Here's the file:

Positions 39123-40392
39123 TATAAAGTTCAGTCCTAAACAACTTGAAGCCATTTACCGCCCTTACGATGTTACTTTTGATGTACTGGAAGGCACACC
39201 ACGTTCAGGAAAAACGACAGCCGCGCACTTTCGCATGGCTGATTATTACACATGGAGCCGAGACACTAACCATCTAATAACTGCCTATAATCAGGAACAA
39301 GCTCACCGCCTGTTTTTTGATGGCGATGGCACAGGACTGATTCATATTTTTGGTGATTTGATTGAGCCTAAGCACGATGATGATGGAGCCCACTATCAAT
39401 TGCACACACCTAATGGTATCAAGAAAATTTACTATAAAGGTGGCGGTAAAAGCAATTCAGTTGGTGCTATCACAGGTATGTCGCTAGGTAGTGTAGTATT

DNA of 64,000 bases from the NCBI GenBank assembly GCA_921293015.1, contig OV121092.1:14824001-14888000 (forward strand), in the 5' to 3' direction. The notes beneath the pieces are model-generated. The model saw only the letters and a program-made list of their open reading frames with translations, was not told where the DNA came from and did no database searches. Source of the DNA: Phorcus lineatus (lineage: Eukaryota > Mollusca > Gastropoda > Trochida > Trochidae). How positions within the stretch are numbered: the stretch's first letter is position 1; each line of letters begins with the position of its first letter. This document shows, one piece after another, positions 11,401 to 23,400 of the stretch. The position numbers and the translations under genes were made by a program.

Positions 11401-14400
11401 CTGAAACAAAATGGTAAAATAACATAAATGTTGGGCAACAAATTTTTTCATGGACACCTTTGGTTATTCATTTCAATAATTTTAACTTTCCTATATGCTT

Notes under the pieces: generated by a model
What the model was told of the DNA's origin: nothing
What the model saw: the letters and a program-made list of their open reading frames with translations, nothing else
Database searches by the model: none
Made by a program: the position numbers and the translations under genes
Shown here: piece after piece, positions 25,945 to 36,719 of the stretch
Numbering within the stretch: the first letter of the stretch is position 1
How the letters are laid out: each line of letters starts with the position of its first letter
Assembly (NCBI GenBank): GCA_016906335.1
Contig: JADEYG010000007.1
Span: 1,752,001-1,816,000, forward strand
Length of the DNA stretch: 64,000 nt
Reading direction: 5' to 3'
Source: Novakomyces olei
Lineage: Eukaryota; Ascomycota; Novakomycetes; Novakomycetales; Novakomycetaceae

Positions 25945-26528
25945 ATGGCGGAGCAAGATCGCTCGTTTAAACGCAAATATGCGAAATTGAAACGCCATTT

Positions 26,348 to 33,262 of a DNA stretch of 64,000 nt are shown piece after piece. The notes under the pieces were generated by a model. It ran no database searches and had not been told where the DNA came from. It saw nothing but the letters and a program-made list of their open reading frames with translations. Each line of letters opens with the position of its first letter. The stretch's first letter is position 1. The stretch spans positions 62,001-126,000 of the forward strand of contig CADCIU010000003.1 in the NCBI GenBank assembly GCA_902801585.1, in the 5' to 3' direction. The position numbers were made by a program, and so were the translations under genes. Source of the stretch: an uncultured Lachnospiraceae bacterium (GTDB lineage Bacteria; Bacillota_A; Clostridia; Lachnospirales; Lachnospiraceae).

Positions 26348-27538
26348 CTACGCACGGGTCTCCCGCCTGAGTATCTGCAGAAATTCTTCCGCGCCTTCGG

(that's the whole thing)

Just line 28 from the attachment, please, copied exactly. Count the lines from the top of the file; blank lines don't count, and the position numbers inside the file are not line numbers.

26348 CTACGCACGGGTCTCCCGCCTGAGTATCTGCAGAAATTCTTCCGCGCCTTCGG